Table 2: Functional dependency in the study population

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Table 3:

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Table 4: Impact of selected categorical variables of FS

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  Discussion Top


This study used three generic instruments to measure the activities of daily living – FIM, ADLQ (Katz Index), and 7D5L – in patients with kidney disease on MHD. The majority of the patients were found to be fully independent by FIM and ADLQ, whereas variable degrees of modified independence (completing activities with difficulty, but not needing a helper) was documented using 7D5L. FS is a key contributor to quality of life but often overlooked in patients with CKD, especially in younger patients on HD. Multiple factors such as bone mineral disorders, cardiac disease, cognitive/sleep disturbances, and endocrine dysfunction associated with kidney diseases can limit the functional capacity of the individual. In addition, patients require significant changes in lifestyle, eating habits, and often face restrictions on day-to-day activities as part of disease management. In general population, functional dependence is usually retained till 60s or early 70s. Since kidney disease imposes significant restrictions on physical and mental health, day-to-day activities can be compromised to a great extent. Elderly patients receiving HD in outpatient, as well as inpatient settings, generally tend to have a poor FS.[7],[10],[14],[15],[16] Dialysis initiation itself may lead to a steady and sustained reduction in FS in elderly adults with CKD.[14] Sedentary patients undergoing dialysis are reported to have higher mortality rates compared with active counterparts.[16] In addition to morbidity and mortality, a good FS is predictive of compliance with dialysis as well.[17] The DOPPS study showed that with increasing age, the FS in patients undergoing dialysis tend to show a progressive decline with increasing age.[8] Even though there are a good amount of data on suboptimal FS in elderly patients undergoing dialysis, the same cannot be extrapolated to comparatively younger patients on HD. Age itself is a major deciding factor of the FS of an individual. The disabilities associated with CKD or dialysis might have a multiplying effect in older people resulting in overall poor FS. On the other hand, FS in younger individuals might be a reflection of the limitations imposed by disease per se. There are only minimal data on the impact of CKD on FS in younger persons. The DOPPS study identified dialysis as an independent contributory factor for poor FS, even after adjusting for covariates such as age and other co morbidities.[8] Even though the DOPPS study included all patients older than 18 years, the mean age of patients was around 60 years, implying that the observation cannot be generalized to younger dialysis cohorts. The proportion of patients older than 60 years in this study was only around 12%.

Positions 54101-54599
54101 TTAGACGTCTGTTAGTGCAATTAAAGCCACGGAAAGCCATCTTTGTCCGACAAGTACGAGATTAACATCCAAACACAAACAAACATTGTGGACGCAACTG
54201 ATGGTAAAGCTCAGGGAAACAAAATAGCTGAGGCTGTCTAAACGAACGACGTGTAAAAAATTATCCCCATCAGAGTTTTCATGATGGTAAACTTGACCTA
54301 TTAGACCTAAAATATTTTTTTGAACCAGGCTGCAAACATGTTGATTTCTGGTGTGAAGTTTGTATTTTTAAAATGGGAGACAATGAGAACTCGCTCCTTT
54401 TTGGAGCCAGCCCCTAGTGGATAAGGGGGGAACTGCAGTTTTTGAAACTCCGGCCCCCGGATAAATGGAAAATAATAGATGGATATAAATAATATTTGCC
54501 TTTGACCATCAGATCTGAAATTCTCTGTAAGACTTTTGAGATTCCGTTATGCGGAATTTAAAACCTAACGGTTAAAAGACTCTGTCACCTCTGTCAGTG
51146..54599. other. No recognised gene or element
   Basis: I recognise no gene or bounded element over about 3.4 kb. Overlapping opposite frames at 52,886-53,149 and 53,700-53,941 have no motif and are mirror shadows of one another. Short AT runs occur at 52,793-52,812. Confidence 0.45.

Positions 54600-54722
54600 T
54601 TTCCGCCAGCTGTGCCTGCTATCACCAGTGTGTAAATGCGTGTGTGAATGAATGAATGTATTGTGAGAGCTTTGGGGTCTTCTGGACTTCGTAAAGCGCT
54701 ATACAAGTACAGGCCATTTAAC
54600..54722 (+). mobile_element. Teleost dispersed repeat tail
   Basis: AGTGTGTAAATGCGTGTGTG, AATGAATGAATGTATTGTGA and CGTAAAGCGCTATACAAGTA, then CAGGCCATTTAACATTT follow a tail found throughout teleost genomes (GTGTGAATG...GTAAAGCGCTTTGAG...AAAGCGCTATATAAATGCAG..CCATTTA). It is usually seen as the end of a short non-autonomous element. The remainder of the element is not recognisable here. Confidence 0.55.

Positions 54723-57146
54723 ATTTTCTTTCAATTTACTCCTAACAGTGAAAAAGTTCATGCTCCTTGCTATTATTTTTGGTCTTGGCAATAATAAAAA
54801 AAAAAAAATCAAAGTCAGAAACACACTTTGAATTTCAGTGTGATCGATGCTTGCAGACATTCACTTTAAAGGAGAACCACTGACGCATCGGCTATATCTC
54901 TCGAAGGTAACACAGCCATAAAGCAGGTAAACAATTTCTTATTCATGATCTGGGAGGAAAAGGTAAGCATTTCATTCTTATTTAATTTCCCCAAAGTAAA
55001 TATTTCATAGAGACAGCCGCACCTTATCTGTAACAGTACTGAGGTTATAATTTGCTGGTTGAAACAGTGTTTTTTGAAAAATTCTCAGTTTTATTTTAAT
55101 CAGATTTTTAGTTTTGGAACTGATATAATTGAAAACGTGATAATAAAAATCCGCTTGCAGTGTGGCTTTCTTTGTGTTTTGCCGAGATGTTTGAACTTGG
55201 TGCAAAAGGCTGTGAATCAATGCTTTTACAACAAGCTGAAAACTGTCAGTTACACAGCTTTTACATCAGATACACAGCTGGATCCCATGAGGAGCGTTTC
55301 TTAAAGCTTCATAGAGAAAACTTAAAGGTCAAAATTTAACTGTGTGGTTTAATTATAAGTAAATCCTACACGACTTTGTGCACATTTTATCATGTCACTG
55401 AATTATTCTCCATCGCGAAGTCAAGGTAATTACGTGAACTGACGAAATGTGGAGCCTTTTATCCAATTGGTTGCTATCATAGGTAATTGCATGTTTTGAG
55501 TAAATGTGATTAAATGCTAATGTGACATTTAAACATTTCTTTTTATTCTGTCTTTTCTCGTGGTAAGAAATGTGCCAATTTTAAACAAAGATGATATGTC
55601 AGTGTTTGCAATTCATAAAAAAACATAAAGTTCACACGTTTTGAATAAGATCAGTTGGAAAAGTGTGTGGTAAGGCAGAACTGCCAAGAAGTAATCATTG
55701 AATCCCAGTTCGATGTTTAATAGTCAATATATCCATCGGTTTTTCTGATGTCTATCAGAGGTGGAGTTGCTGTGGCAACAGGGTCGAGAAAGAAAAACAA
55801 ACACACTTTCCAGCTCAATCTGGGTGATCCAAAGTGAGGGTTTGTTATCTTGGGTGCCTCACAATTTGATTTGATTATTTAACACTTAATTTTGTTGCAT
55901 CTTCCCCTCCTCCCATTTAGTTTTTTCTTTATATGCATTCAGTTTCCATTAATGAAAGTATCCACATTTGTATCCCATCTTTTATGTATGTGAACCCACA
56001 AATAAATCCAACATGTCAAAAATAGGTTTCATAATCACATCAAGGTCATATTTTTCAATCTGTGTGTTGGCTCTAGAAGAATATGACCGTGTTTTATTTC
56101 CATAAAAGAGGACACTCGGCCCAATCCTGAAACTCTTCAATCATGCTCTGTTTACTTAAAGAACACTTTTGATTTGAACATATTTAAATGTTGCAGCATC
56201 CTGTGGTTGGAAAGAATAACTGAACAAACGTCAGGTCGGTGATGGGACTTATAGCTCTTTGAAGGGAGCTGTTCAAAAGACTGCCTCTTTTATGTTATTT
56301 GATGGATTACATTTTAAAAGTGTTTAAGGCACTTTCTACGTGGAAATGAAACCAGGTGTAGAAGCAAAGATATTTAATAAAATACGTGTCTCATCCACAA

We observed some differences in the ability of the three instruments to identify the level of independence in activities of daily living. With ADLQ (Katz Index) and FIM, a higher proportion of patients showed full functional independence. Using ADLQ (Katz Index), almost 90% of the population showed complete functional dependence in all domains. In FIM instrument, individual domains such as locomotion, memory and comprehension were compromised to a greater extent. Specific tasks such as walking stairs tend to be affected to a great extent. However, the impairment was often mild, and the patient was able to finish the work without the help of a second person. With 7D5L, almost half of participants scored full independence in fields such as anxiety, cognition, and social interaction. Whereas, in domains involving motor activities, only around one-fifth of the participants were entirely independent. Again, the limitation was mild and did not necessitate the presence of a helper.